6 Equipment required by ISPS Code Most ships need to be fitted with additional security equipment, such as door locks and screening equipment, to comply with the ISPS Code. Management Systems Changes to the ships equipment are relatively easy to understand and introduce, even if there is an obvious cost implication. When it comes to management systems, things are not always so straightforward. Some of the amendments to Chapter XI of the SOLAS Convention require the introduction of additional management systems designed to make many aspects of the ownership and operation of a ship more transparent. The main features of these requirements are summarised below. Many also have commercial implications, which are considered later. Responsible persons Authorised officials in countries that a ship visits may need to contact the relevant persons in the shipping company directly to request or verify information for security purposes. The ship needs to have up-to-date documentation on board to identify the Company Security Officer (see page 3) and also: The persons in the shipping company who appoint the crew The persons in the shipping company who decide the employment of the ship The parties to any charterparties the ship is employed under. Continuous synopsis record (CSR) Another measure intended to provide a complete history of the ship, and hence identify anything in its past that might present a security threat, is the Continuous Synopsis Record (CSR). This provides an on-board record of the ship s history and any changes. The information includes, but is not limited to, details such as: Ship s name IMO number Flag State Registered owner s name and address Classification Society Organisation issuing ISM certification Organisation issuing ship security certification. Although it is the ship operators responsibility to keep the information up to date, the Flag State administration actually issues the CSR. The CSR should be kept on board and made available to any authorised person for inspection, and a copy is held by the Flag State. If the ship changes flag, copies of existing CSR documents are to be retained on board and the old Flag State sends copies of its records to the new Flag State. The process is intended to prevent the history of the ship being falsified in any way. Any changes to relevant ship s details have to be notified to the Flag State, which in turn has three months to issue a revised CSR. A potential problem with this is that a Flag State might not have the administrative capability to deliver a new CSR document to the ship within the required time, in which case the master or company will be authorised and required to amend the CSR on board. In the meantime this could lead to problems for the ship during port calls. Control and Inspection of Ships in Port Ships need to be able to meet security requirements at a number of different levels depending on the security threat determined to exist for the particular ship and the port being visited. These security threat levels, ranging from 1 (lowest threat) to 3 (highest threat), were described on page 2. When a ship visits a port, the authorities of that country may require information to be provided before the ship is allowed to enter port, or to inspect the ship, to ensure that it can meet the level of security required. Appropriate records need to be kept from the last 10 ports visited. If the ship does not have a valid International Ship Security Certificate, or there are clear grounds that a ship is a security threat, the authorities can deny the ship entry into 6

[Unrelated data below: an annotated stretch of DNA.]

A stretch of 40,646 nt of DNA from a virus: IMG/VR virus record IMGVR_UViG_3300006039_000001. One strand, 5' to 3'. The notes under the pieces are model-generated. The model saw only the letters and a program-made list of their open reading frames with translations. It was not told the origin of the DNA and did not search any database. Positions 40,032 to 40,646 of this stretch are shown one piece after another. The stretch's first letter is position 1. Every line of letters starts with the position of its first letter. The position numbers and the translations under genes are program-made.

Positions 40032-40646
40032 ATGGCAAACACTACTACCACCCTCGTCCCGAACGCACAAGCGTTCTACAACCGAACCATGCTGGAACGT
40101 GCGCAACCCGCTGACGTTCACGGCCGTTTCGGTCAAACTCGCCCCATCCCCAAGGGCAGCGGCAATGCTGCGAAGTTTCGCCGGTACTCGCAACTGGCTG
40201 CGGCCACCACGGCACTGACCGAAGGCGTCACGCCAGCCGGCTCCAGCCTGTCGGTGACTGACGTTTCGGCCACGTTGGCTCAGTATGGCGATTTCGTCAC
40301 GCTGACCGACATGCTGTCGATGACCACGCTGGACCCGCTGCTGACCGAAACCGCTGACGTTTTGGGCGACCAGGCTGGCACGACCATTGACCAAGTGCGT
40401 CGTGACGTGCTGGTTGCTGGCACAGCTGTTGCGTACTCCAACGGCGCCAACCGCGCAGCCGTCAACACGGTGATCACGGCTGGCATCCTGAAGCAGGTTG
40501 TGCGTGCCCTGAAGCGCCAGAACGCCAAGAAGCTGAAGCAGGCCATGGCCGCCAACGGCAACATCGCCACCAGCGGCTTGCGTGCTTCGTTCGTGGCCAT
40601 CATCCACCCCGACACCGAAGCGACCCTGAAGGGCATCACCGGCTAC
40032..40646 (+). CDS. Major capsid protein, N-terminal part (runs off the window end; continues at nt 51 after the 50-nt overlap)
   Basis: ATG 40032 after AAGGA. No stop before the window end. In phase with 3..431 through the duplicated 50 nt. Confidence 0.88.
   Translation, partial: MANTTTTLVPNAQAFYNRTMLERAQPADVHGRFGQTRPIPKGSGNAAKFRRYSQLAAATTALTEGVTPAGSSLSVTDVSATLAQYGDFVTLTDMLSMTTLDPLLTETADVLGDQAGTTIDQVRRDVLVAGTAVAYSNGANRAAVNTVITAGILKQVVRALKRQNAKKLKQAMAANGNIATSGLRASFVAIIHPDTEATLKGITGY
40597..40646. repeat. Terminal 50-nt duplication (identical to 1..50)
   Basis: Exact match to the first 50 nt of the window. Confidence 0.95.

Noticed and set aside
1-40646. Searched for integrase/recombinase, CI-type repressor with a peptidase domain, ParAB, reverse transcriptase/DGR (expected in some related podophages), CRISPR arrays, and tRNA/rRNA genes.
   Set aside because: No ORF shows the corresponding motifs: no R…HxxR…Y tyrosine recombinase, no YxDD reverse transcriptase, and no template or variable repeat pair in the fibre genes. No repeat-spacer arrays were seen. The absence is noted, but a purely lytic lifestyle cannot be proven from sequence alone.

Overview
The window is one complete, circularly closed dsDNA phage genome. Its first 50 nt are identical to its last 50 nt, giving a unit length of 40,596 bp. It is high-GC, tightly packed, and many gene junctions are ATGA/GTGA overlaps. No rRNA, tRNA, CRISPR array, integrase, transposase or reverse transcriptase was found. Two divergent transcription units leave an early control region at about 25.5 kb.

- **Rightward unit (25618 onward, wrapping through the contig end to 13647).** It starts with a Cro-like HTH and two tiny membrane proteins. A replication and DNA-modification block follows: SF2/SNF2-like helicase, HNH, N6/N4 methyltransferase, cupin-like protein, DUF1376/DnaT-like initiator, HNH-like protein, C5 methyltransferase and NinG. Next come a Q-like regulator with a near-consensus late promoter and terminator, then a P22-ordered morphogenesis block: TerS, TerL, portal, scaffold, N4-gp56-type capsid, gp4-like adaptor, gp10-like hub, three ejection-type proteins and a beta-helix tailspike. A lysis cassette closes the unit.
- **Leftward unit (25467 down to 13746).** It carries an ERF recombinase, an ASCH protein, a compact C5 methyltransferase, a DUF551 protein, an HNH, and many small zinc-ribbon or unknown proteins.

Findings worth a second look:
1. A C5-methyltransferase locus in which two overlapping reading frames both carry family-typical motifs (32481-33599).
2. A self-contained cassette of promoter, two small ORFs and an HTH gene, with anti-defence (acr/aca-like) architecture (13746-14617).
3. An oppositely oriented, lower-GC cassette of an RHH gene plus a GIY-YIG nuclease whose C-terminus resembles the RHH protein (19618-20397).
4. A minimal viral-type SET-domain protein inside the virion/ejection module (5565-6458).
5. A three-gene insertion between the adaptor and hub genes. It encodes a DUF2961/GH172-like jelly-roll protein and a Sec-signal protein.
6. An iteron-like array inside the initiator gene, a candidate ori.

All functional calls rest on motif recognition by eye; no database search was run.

7 port or enforce their own security requirements and detain, restrict operations, or even expel the ship. Part B of the ISPS Code gives some examples of clear grounds, such as evidence of deficiencies in security equipment, evidence that the master and ship s crew are not familiar with shipboard plans, or that security exercises and drills have not been carried out. Other instances may occur if the ship is considered to present a security threat, for example, if persons who have been rescued at sea are on board the ship. Security of People on Ships Probably the most crucial security measures are those used in the employment and identification of ships crew, as well as identification of other persons allowed to board a ship in port. The security measures for ships crews are to prevent anyone who could be a security threat from becoming a member of the crew or impersonating a crew member. Ships security measures in port should only allow persons who do not pose a security threat, and have proper identification, to board a ship. Pre-employment check Under the STCW Convention ship operators are required to ensure that seafarers have the appropriate qualifications, and are also required to maintain full employment records of their sea staff. Ship operators are also required to ensure that seafarers are medically fit, and many organisations, including P&I Clubs, strongly recommend instituting a system of suitable pre-employment medicals for this purpose. Members should consider extending this exercise of due diligence to incorporate an appropriate security check on seafarers backgrounds before employment commences. Master s powers Under SOLAS, Chapter XI-I, regulation 8, ships masters are allowed to make decisions regarding the security of the ship regardless of constraints imposed by the company, charterers or anyone else. The regulation also makes it clear that a master s first responsibility is for the safety of the ship. Masters may deny access to persons or refuse to load cargo, if they judge it necessary in order to maintain the security of the ship. Moreover, the company is required under the ISPS Code to emphasise the master s authority and provide assistance to him if requested. However, masters are not allowed to refuse access to a person duly authorised by a government. Although Part B of the ISPS Code encourages governments to ensure that officials are issued with appropriate identification documents, there is no internationally recognised requirement for authorised persons to carry suitable identification, such as an identification card containing a photograph, or for there to be a procedure to verify them. This could result in the bizarre situation of a master getting into trouble for refusing access to a person who turns out to be an authorised official, even if that person did not carry any reasonable identification. Another problem relates to a master s practical ability to identify cargo posing a security threat to the ship, for example within the cargo on a 13,000 TEU container ship. Safe manning Safe manning levels have traditionally only related to the safe navigation of a ship. Part B of the ISPS Code advises Flag States to consider the additional workload that may result from implementation of new security measures when setting the statutory safe manning levels of ships. Practical Advice to Ship Operators Part B of the ISPS Code gives comprehensive guidance about the measures that ship operators and seafarers should take to make their ships secure. Practical advice on how to assess, plan and implement these measures is not given in the ISPS Code, as these are subjects about which ship operators should obtain specialist advice. However, the following paragraphs highlight examples of the sort of measures ship operators might need to implement in three key areas of ship security - access, searches and restricted areas. Access At any level of security, access to the ship should be tightly controlled. Initially this means establishing the ways 7